The current umbrella for activities to foster action is the U.N. Framework
Convention on Climate Change, under which a range of activities, from research and
development to education, are sponsored. Manifesting the ecological perspective, the
Framework Convention defines the signatories’ objective to be the protection of
ecosystems from “dangerous anthropogenic interference with the climate system ...
to allow ecosystems to adapt naturally to climate change, to ensure that food
production is not threatened and to enable economic development to proceed in a
sustainable manner.”60 Economic and human concerns are seen as interdependent
with ecological processes. The potential policy agenda could include virtually all
human endeavors and relationships, from industrial policy to North-South equity,
from population policy to energy policy, from domestic concerns to the restructuring
of international institutions.
From the ecological perspective, achieving such a broad policy agenda would
require an active federal governmental role that involves educating the citizenry
about the need to act on the risk of global climate change, providing the public with
a role model in terms of government’s own decisions and priorities, and developing
opportunities for individuals to make ecologically responsible decisions even if those
decisions are not economic in a traditional sense. The federal role has included four
kinds of activities that reflect environmental stewardship.
!First, making decisions that take into account potential consequences
for global climate change and taking actions that support and
promote environmentally “friendly” products or processes (for
example, through procurement policies or through product labeling).
!Second, internationally exploring the possibilities of achieving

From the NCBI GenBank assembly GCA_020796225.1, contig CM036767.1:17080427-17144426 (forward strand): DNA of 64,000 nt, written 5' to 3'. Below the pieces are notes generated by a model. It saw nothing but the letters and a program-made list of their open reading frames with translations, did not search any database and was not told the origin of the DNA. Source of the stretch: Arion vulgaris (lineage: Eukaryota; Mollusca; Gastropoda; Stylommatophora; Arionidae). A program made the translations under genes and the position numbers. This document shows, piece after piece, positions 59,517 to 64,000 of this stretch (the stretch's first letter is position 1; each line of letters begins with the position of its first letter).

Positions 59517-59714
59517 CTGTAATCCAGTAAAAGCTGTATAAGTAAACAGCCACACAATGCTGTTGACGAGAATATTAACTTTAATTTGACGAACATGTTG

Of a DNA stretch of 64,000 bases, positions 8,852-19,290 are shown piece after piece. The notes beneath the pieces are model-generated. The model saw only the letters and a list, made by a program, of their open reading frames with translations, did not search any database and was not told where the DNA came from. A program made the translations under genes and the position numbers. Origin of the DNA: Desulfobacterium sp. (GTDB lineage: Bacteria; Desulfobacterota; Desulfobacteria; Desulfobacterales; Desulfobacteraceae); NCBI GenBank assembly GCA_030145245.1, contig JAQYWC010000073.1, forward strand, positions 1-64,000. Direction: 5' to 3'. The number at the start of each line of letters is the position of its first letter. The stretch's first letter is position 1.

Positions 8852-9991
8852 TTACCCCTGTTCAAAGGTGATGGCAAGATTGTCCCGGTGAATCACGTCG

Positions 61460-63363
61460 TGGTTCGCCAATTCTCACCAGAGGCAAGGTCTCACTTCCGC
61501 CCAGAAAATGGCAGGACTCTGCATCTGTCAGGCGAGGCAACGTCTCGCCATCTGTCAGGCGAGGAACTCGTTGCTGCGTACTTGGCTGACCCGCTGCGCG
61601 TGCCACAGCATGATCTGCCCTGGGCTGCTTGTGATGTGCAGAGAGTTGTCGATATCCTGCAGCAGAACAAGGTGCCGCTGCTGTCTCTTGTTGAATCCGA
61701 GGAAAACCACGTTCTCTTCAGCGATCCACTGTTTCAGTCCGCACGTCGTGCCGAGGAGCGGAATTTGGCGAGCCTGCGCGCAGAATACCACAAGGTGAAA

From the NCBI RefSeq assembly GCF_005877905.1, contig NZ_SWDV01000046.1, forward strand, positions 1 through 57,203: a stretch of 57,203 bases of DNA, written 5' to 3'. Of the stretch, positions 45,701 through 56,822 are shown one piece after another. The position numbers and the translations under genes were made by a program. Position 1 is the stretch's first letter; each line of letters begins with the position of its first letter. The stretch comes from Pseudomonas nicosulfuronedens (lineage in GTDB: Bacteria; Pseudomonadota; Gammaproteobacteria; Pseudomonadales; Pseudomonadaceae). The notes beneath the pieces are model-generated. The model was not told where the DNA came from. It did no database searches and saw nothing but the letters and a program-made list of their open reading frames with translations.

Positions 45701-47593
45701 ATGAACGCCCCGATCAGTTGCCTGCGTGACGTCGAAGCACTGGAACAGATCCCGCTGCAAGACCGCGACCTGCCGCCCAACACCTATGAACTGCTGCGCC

consensus on further greenhouse gas emissions reductions and on
inter-related economic and human issues.
!Third, supporting education of the public on environmental concerns
generally and about global climate change specifically, and fostering
the inculcation of environmental values in educational programs.

60 United Nations Framework Convention on Climate Change, article 2. The United States
is a Party to the Framework Convention on Climate Change.

!Fourth, fostering mechanisms that permit the public to express their
environmental values in everyday decision-making.
Similar activities are being promoted through various corporate and nonprofit
initiatives, as well. For example, a 1998 corporate initiative under the auspices of
The Pew Center On Global Climate Change61 was created to engage business in
developing efficient, effective solutions to the climate problem. Accepting “the views
of most scientists that enough is known about the science and environmental impacts
of climate change for us to take actions to address its consequences,” the Center
believes “businesses can and should take concrete steps now in the U.S. and abroad
to assess their opportunities for emission reductions, establish and meet their
emission reduction objectives, and invest in new, more efficient products, practices
and technologies.” Besides this commitment to stewardship, “major companies and
other organizations are working together through the Center to educate the public on
the risks, challenges and solutions to climate change”; undertaking “studies and
policy analyses that will add new facts and perspectives to the climate change debate
in key areas such as economic and environmental impacts, and equity issues”; and
engaging in an international effort designed to increase the global understanding of
market mechanisms, and to work with developing countries to assess emission
reduction opportunities.”
The ecological perspective emerges from individual actions both in terms of